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Home News by Category Conferences Footnotes Sessions 4 and 5

Footnotes Sessions 4 and 5

Sorry! Lost the wi-fi. Back now. Quick updates now. (Sorry for any typos)

1:30 PM – 2:30 PM—Panel Four: “The Biographical Question”

Moderator: Nick Maniatis, Melba Copland Secondary School, Canberra, Australia; Webmaster, The Howling Fantods

Erin Lee Mock, CUNY Graduate Center

“The Biography of Madness by Assemblage: The Case of David Foster Wallace” (Title has changed)

Very interesting analysis of the obituary biography. Many notes, more later.

Matt Bucher, Independent Scholar

Fantods: David Foster Wallace, wallace-l, and Literary Fandom Online

Matt was nothing short of fantastic. Engaging, entertaining, everything I'd hoped he would be. I'll have to hit my notes for select quotes. (Edit: A link the keynote, above, is even better!)
Christine Harkin, Independent Scholar

“Taboos, Discourse, and New Media: Blogging the Death of David Foster Wallace”

Christine's paper was a very interesting take on the language and social obligations of blogs with regard to how DFW's death was reported, discussed, and policed by the online community. Very interesting stuff.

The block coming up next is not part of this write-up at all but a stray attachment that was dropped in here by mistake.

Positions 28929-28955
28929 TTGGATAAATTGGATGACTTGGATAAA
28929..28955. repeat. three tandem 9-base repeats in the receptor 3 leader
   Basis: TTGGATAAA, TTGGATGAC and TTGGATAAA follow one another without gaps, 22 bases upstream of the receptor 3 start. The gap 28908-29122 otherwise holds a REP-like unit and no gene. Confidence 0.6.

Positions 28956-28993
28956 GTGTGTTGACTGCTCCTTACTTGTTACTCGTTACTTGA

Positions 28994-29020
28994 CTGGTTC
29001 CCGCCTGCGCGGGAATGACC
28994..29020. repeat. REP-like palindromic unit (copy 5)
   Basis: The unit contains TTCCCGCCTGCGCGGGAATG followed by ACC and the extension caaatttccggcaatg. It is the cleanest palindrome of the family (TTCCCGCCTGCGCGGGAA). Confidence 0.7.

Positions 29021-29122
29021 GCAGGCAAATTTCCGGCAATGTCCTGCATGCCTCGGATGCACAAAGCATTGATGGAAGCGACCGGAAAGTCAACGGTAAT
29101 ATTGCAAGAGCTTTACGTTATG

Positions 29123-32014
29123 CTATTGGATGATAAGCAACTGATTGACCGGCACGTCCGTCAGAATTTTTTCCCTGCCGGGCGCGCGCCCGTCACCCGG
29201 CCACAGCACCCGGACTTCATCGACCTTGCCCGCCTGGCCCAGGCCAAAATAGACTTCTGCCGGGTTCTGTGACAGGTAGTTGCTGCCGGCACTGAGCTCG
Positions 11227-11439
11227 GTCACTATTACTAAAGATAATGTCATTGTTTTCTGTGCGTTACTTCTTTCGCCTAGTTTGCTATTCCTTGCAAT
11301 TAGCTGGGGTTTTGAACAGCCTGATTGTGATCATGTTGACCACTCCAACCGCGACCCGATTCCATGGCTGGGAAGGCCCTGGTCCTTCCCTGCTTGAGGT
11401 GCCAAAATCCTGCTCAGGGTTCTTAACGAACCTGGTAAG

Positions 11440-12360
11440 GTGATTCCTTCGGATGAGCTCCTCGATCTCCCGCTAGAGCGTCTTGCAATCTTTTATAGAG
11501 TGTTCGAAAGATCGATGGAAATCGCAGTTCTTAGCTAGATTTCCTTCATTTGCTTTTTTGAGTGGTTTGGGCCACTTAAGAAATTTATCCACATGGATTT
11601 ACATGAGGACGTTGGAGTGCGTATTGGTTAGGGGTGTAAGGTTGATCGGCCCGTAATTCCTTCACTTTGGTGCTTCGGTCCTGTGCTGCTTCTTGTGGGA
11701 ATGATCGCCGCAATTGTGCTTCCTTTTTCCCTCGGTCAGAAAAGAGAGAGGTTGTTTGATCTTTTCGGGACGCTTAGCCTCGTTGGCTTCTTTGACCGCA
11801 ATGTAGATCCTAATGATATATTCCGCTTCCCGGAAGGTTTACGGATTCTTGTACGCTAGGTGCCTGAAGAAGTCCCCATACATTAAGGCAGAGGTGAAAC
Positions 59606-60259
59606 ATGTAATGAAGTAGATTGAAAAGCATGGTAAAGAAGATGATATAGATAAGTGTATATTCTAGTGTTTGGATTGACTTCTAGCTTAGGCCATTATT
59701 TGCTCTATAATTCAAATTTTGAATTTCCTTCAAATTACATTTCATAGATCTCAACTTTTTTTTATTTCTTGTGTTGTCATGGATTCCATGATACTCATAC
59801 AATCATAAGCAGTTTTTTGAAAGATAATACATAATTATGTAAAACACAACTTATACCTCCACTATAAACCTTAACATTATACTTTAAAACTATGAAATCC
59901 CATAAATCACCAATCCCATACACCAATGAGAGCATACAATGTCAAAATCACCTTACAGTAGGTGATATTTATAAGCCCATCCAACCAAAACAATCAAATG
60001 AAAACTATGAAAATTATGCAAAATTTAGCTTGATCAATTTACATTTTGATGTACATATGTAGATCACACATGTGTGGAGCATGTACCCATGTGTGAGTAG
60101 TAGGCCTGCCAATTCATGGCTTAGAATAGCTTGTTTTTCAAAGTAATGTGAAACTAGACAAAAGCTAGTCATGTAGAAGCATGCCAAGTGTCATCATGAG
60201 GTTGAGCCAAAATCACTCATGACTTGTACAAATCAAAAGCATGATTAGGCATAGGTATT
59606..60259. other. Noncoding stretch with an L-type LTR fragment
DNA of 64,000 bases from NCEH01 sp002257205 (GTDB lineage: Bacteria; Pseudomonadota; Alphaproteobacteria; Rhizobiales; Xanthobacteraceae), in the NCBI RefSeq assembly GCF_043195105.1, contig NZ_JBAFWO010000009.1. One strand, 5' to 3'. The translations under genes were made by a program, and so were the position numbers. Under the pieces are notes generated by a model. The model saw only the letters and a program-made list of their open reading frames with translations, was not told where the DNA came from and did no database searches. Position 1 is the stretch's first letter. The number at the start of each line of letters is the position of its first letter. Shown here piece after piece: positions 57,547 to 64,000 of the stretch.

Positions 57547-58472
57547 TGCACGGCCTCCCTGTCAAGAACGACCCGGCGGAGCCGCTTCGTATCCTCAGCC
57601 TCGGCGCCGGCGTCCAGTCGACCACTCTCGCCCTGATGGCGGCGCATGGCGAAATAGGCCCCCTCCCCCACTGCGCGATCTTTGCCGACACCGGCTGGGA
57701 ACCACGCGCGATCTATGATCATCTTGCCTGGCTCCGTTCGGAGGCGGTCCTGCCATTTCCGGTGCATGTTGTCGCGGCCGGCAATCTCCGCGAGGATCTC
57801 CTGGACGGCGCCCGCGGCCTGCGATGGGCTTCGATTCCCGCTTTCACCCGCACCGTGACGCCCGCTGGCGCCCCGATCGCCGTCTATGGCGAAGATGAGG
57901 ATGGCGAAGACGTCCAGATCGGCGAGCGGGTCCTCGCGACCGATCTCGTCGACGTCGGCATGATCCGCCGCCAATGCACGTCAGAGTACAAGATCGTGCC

2:40 PM – 3:40 PM—Panel Five: “Language, Communication, and the Project of Wallace’s Fiction”

Moderator: Gerhard Joseph, CUNY-Lehman College and the Graduate Center

Mary Holland, SUNY New Paltz

 “‘To be a [. . .] human being’: Mediated Immediacy in David Foster Wallace”

Mary's description of Octet as amplifying the effect of Barth's Lost in the Funhouse was paticularly engaging as well as her description of the use of language to express what it is to be a human being. (This is a horrid oversimplification of Mary's paper, I was so engaged I forgot to take notes.)

Jon Udelson, The City College of New York

“Inconclusive Endings: DFW’s Search for the Right Word(s): ‘Planet Trillaphon,’ Broom, and “Good Old Neon’”

Jon juxtaposed three of DFW's pieces, Trillaphon, Broom of the System, and Good Old Neon. He considered the way the three end. In the first two Wallace takes the final word and hands it to the reader, but in Good Old Neon, acknowledges that the solution (of self) is not in finding the missing word, but in acknowledging there is no word to describe it (my words, horrid notes, sorry).

Timothy Jacobs, York University

“Infinite Geist: Lexical Investigation, Mediation, and the Ghost of the  Author”

Is the narrator of IJ the wraith? Amazing wealth of evidence supporting this assertion. Wow. Why is all speech in single quotes? Is the whole novel reported. More on this later.
Last Updated on Wednesday, 25 November 2009 03:59  

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